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THE HIGH-FLYING (WELL, .196) HAWK
Kenneth Harrelson
July 14, 1969
When Ken Harrelson moved his act on to Cleveland, he was careful to include Wendell, the valet who had supervised his vast wardrobe in the Boston pad. In many ways, the Hawk has decided, Cleveland is even grander. On crowded days he is airlifted to work from the roof of the chic Winton Place apartments, where he makes his new home close by Art Model!, owner of the Browns, and Vernon Stouffer, the restaurant and frozen-foods man. At the ball park he has two lockers to accommodate the overflow of custom-made suits, many of which he designed himself. Never one to hide his light—or anything else—under a bushel, Hawk begins on page 59 the story of how he, of all people, arrived on the roof looking like that. Immodest, often vain, certainly controversial, but always interesting, it is incomplete in only one way: there is no mention of how he is hitting in Cleveland .
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July 14, 1969

The High-flying (well, .196) Hawk

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"I'll decide when you'll steal a base."

"I might help the ball club," I said. "I usually can tell when a pitcher will throw a breaking ball or off-speed pitch, and those are the kind I steal on."

Hodges glared at me and said, "I told you I'll give you the sign when I want you to steal."

That was the end of the interview. And all during the time I played for him Hodges didn't once give me the steal sign.

The first few weeks I was with the club weren't too bad. I started hitting better, got a few home runs and helped win a couple of ball games. Hodges really worked at making a first baseman out of me. What McGaha had done for me that day in spring training after I made all those errors against the Yankees, Hodges was doing every day.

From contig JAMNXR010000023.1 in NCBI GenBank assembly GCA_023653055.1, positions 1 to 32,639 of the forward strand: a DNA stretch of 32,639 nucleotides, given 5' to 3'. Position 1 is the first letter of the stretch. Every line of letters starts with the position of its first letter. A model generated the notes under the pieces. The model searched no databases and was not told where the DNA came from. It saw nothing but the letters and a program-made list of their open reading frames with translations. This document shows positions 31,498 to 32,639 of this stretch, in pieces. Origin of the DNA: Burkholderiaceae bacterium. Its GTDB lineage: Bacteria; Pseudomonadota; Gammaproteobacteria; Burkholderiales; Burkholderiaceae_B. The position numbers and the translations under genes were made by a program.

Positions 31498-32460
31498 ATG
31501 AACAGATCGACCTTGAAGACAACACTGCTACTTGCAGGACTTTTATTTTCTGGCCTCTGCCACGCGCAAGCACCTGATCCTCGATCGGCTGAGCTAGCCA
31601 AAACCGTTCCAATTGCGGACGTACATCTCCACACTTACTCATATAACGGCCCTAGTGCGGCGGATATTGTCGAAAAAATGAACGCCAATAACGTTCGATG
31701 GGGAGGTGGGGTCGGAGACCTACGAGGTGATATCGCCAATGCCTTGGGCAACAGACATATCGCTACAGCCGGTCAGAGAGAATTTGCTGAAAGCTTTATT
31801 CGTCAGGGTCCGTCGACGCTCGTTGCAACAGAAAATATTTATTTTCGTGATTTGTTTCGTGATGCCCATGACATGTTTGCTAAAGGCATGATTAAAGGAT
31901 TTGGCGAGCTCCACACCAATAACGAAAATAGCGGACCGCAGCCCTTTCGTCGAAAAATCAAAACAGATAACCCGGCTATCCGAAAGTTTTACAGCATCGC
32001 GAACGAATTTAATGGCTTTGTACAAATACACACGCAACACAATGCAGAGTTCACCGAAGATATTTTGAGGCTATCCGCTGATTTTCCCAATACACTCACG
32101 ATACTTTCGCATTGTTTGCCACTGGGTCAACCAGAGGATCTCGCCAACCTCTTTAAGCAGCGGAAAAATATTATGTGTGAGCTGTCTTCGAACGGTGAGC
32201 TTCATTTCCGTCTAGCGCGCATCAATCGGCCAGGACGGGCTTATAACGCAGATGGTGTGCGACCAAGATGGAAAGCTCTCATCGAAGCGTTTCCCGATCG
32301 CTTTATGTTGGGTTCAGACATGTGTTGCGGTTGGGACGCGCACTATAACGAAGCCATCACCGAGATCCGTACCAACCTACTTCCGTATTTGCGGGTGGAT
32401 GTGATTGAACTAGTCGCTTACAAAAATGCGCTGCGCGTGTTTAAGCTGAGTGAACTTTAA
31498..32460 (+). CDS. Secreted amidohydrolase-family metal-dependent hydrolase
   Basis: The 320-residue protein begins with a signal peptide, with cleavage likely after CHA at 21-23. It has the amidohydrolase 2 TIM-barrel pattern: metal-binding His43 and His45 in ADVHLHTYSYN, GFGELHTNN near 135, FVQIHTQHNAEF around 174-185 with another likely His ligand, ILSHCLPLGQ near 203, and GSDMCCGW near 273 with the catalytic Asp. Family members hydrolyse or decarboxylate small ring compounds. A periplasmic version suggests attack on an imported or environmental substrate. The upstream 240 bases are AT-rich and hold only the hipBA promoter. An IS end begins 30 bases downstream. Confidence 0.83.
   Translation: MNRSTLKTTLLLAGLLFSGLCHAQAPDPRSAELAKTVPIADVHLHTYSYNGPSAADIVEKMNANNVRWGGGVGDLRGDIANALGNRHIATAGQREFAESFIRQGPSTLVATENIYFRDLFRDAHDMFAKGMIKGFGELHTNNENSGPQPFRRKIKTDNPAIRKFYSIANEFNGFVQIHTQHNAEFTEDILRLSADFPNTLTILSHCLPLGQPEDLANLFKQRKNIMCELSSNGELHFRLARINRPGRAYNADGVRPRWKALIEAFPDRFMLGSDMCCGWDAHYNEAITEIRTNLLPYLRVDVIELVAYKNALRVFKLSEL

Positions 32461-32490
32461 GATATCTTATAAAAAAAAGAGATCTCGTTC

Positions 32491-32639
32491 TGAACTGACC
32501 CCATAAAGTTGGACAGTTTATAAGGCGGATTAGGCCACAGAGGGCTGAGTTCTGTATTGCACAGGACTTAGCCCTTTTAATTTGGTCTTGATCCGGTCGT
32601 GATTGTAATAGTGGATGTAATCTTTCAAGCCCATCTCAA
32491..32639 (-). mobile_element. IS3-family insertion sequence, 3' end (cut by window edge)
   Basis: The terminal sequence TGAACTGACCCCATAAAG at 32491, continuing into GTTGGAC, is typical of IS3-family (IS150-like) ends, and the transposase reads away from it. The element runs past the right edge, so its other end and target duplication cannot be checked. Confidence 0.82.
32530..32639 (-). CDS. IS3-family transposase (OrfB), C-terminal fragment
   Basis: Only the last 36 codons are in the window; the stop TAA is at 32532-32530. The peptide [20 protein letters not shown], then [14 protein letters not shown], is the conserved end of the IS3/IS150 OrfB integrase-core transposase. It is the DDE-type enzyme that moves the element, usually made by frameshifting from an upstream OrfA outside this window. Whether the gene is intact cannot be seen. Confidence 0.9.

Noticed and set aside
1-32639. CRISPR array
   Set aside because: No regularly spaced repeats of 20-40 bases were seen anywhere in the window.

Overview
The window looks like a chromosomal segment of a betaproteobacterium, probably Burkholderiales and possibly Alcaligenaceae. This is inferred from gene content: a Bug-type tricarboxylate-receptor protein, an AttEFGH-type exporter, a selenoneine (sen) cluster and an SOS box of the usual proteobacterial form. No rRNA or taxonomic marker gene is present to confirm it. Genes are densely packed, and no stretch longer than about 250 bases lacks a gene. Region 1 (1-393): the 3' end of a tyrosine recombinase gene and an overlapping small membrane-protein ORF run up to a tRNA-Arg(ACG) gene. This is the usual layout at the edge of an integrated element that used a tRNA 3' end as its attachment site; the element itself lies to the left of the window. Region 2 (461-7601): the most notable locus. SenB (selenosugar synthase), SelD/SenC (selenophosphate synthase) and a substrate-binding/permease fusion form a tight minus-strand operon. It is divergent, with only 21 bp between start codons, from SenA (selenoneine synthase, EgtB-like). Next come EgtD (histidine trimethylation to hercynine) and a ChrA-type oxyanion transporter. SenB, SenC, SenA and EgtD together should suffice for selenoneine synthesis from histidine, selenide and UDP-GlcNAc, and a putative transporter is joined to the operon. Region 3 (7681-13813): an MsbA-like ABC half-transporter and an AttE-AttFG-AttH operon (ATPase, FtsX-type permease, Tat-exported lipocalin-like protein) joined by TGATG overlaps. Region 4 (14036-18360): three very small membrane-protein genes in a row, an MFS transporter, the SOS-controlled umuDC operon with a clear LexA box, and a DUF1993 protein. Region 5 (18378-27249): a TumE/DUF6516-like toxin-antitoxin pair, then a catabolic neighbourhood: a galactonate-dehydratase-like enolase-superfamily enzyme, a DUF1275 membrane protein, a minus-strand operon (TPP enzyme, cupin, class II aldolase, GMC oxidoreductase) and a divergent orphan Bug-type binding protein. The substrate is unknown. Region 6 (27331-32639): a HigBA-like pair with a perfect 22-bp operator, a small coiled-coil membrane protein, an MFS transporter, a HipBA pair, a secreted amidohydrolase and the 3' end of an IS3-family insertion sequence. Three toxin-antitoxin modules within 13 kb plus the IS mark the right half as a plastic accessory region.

In one way he helped me more than McGaha had. Hodges knew every trick of the trade. He taught me things about playing first base that most ballplayers never know. I didn't like the guy, and still was wary of him, but I appreciated his help. And I felt sorry for him because we were in an awful losing streak.

One day, after a terrible error, I decided to do something to help out. In the eighth or ninth inning of a close game at Minnesota, Zoilo Versalles of the Twins was on first base with one out when the hitter slammed a wicked shot down the first-base line that I made a great diving stop on. I was off-balance—practically on my back, in fact—and the only play I had was to tag first and get the hitter. Instead, I tried for Versalles, a fast man, at second and threw the ball away. It cost us the game.

I felt awful—so bad that when we got back to the hotel I phoned Hodges and asked if I could talk to him. I wanted to apologize for costing us the game. He told me to come on up. When I got there, he was in pajamas, ready for bed.

"I just want to tell you, Gil, how bad I feel about throwing away the game," I said.

"Don't feel bad," Hodges said, "that could happen to anyone. You made a great stop, and I was glad to see that. Your fielding is coming along fine."

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